Explaining user satisfaction with academic libraries: strategic implications
Publisher© American Library Association, Chicago
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CitationAndaleeb, S. S., & Simmonds, P. L. (1998). Explaining user satisfaction with academic libraries: strategic implications. College & Research Libraries, 59(2), 156–167. Retrieved from http://crl.acrl.org/content/59/2/156
Competitive pressures, information availability, rising costs, and an increasingly aware and selective student population mandate that academic libraries become more user focused. This calls for a better understanding of the specific needs of library users in order to provide the appropriate type and level of service that meets those needs. This study proposes and tests a five-factor model to explain user satisfaction with academic libraries. Students availing the services of three academic libraries in Erie, Pennsylvania, were surveyed over a period of three semesters. The model explained 64 percent of the variation in the dependent variable. Strategic implications of the proposed model are discussed.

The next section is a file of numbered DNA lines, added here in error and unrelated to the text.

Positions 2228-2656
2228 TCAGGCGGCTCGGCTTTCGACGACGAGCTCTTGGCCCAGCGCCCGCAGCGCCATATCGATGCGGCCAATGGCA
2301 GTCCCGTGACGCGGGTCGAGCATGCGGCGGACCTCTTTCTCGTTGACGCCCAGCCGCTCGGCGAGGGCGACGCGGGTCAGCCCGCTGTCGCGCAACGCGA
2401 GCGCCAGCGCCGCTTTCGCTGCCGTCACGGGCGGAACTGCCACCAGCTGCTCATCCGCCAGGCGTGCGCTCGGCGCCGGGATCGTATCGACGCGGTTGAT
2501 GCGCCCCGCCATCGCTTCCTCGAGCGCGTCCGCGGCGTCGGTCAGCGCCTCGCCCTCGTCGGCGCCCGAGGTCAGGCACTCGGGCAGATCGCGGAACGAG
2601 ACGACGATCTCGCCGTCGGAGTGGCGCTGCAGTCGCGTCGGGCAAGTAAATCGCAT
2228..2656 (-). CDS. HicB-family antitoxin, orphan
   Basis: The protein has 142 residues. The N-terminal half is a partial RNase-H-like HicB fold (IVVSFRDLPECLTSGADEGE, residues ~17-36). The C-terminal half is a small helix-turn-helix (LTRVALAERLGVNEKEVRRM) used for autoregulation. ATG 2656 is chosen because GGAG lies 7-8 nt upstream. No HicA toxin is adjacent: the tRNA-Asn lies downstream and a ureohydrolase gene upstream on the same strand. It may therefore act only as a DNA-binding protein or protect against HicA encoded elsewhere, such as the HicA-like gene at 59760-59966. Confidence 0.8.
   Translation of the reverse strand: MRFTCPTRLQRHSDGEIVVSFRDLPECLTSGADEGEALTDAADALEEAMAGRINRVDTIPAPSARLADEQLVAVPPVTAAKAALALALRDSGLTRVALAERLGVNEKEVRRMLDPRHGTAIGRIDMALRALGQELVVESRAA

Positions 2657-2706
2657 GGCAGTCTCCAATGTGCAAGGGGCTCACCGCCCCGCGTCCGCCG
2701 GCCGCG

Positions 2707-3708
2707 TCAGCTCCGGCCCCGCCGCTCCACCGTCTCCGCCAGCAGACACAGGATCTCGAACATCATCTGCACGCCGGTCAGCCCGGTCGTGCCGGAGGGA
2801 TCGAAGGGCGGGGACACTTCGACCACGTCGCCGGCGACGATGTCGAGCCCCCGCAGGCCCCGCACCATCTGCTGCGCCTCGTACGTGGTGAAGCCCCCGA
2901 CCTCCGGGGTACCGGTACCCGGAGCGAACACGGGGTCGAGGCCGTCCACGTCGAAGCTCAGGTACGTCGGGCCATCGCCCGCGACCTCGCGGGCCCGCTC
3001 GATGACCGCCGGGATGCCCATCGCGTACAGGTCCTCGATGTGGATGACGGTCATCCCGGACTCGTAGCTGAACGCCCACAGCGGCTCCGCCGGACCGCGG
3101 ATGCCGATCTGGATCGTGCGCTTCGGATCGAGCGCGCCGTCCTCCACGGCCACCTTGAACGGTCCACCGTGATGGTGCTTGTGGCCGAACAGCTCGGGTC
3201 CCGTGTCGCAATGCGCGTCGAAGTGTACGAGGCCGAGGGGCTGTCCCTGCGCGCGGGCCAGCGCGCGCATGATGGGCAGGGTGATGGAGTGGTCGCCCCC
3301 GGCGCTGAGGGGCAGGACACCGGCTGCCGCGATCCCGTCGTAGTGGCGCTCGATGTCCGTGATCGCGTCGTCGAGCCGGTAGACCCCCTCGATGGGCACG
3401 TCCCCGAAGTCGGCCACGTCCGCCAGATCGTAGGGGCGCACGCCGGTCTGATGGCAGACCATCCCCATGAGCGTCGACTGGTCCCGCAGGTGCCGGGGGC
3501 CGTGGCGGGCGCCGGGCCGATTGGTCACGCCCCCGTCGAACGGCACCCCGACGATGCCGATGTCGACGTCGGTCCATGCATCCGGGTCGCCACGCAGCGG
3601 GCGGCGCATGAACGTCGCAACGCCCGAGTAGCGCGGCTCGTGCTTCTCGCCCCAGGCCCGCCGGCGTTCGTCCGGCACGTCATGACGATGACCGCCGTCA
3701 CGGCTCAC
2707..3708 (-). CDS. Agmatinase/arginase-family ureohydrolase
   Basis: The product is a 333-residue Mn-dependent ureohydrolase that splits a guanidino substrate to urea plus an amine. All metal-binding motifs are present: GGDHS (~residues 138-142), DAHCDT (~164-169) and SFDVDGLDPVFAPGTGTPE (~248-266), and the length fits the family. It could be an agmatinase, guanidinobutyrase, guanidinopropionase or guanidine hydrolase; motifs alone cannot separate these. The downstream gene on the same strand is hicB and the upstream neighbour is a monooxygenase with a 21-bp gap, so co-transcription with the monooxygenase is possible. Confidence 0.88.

DescriptionThis is an Open Access Article. It is published by College & Research Libraries (C&RL) is the official scholarly research journal and the definite version is available at: http://doi.org/10.5860/crl.59.2.156 The Journal's Retrieved from http://crl.acrl.org/content/59/2/156
- Journal Article